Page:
Professor Stephen Twigg is a physician-scientist who has been researching diabetes mellitus, specifically growth factors in diabetes and its complications, since 1995. His program of research is dedicated to preventing, detecting, treating and reversing end-organ complications in diabetes. Specifically, his main interest is how diabetes mellitus causes tissue damage with a loss of function, and ways in which this can be addressed. Tissue fibrosis caused by growth factors in diabetes is a major focus. His research is bi-directional, thereby utilising a clinical setting as well as laboratory and animal research studies – a truly bench to bedside and back again approach.
Professor Twigg’s seminal breakthroughs have occurred in the following areas:
(i) The discovery during his PhD in the 1990s of a new method by which insulin-like growth factors (IGFs) circulate in human blood and its molecular basis; (ii) subsequently that a protein related to the IGFs, termed connective tissue growth factor (CTGF), is a major contributor to tissue complications in diabetes, including heart, kidney and liver fibrosis, whereas a lack of CTGF within diabetic foot ulcers likely delays wound healing in diabetes; (iii) Preclinical studies in diabetic wound healing have shown that the agent Propolis produced by bees, normalises diabetic wound healing, and this agent is now being tested by his PhD student in the diabetes foot ulcer clinic at Royal Prince Alfred Hospital (RPAH) Diabetes Centre.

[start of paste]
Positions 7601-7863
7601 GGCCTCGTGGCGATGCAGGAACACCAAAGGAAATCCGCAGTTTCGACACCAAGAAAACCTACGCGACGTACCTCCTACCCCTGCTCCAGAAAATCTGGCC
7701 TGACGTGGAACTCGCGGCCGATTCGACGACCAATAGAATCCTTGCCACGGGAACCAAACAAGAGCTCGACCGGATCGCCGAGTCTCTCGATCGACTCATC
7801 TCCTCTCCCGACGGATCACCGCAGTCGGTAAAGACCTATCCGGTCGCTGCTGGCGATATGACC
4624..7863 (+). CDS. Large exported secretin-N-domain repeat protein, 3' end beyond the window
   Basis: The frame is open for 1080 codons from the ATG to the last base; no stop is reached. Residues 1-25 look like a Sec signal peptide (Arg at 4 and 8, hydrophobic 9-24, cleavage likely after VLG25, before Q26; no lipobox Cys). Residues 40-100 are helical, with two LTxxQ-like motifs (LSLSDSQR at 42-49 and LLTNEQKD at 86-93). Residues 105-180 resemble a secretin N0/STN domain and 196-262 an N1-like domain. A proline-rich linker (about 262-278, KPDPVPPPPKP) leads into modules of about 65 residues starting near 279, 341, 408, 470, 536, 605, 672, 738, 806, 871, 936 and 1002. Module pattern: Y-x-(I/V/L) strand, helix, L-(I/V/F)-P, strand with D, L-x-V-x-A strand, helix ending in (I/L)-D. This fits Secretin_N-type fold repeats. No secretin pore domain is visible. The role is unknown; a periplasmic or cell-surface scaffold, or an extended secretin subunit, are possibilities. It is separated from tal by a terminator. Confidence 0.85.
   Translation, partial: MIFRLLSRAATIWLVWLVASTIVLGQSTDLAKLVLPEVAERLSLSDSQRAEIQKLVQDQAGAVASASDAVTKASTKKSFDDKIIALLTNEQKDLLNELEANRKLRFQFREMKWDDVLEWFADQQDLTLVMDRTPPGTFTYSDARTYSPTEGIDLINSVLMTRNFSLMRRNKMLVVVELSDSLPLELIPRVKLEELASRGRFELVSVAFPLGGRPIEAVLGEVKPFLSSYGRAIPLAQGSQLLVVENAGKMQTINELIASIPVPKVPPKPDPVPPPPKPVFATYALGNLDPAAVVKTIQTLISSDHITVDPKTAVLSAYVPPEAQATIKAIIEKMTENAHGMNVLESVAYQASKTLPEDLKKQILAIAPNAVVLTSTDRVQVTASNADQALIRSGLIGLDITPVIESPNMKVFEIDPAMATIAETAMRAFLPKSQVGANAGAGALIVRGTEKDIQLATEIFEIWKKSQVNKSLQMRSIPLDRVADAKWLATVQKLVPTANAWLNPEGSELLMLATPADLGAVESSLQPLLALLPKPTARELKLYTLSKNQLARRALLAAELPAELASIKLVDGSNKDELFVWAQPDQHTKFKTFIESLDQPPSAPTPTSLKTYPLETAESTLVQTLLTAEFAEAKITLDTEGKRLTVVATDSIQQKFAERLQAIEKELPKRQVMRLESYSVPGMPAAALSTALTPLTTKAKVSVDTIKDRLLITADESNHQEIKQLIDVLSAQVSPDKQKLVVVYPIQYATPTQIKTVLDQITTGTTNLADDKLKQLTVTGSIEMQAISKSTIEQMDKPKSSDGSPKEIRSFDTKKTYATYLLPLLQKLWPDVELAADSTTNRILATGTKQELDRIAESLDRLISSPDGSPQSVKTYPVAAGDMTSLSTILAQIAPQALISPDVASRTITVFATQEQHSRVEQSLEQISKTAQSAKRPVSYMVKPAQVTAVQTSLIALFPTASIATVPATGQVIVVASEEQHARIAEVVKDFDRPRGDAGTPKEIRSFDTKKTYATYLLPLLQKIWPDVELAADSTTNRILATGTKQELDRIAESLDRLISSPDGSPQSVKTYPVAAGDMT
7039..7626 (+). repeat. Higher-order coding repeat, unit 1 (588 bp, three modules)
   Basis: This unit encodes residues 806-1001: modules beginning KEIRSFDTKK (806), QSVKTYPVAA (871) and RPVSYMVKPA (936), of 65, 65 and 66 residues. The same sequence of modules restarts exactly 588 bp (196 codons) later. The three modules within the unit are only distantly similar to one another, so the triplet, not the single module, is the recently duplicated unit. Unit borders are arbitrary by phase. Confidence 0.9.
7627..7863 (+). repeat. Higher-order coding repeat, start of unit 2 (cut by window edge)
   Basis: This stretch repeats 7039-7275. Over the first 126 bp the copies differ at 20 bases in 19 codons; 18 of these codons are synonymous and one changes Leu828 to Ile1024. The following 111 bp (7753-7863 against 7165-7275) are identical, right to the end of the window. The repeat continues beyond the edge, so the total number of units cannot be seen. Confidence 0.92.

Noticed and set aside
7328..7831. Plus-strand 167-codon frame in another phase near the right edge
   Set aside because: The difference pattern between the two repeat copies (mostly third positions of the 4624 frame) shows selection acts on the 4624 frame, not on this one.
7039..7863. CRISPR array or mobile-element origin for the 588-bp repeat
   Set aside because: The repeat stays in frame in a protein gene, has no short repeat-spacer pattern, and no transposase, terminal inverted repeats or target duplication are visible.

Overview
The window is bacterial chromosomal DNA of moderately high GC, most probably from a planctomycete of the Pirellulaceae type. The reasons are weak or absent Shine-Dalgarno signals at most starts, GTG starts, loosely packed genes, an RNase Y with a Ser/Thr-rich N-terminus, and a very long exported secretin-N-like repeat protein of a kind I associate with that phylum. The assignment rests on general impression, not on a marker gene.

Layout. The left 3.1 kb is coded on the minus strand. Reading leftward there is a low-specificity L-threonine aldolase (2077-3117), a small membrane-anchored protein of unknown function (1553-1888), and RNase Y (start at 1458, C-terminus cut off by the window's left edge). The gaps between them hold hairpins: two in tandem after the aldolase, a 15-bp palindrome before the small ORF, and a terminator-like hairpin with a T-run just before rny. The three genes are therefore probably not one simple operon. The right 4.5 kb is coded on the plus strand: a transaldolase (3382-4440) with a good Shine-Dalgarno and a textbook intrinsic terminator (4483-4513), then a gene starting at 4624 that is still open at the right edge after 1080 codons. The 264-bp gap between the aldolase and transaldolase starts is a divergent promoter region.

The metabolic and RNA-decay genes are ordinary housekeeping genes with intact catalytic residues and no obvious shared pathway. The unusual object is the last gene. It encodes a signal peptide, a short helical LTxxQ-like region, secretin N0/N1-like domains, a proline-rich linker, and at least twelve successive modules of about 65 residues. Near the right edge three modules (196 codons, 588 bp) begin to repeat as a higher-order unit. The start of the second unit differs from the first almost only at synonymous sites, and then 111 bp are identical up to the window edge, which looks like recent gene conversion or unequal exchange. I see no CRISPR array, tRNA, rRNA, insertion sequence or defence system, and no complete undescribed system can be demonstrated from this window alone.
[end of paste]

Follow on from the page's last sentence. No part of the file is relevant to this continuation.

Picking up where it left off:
Stephen Twigg on the new centre
Professor Twigg’s research is very well aligned to the centre’s mission and aims in that the study of prevention of diabetes and its complication is a principal metabolic disease based theme of the centre.
“As a concept the centre is simply superb. Metabolic diseases such as obesity, diabetes and cardiovascular disease demand that in order to achieve tangible solutions a diverse array of experts contributing from a breadth of disciplines across the University is required.
“These experts include not only those in the medical, allied health, veterinary and enabling scientific fields but also in diverse disciplines such as social sciences, law, food science and architecture.
“The centre has the capacity to bring that melting pot of intellect and experience from across the University and hospital to bear on a medical and public health problem in collaboration with practical gain. The concept of TEAM (Together Everyone Achieves More) will be increasingly realised by the Centre in action.”
Professor Twigg has a personal chair through the Sydney Medical School at the University of Sydney, is Head of the Endocrinology Research Laboratories and Deputy Head of the Department of Endocrinology at RPAH, Sydney.
He has over 100 peer-reviewed publications, holds competitive basic and clinical research funding from NHMRC, Diabetes Australia Research Trust and Juvenile Diabetes Research Foundation International. He has supervised seven PhD and Masters by thesis students to completion.
Professor Twigg provides leadership to the diabetes community and profession in his functions as immediate past-President of the Australian Diabetes Society and co-Chair of the Endocrinology division of the NSW Agency for Clinical Innovation. He was a 10 year honorary board member of Diabetes Australia Ltd, is a current Diabetes Australia delegate to the International Diabetes Federation and is past chair of the Specialist Advisory Committee in Endocrinology of the Royal Australasian College of Physicians. Recently, he co-chaired the development of the first ever across the lifespan NHMRC of Australia National Evidence Based Clinical Care Guidelines in type 1 diabetes, which was published in 2011. He is the chair of the Diabetes and Driving Working Party, a project funded under the National Diabetes Services Schemes (Australian Diabetes Society that led to the new 2012 national publication in Assessing Fitness to Drive.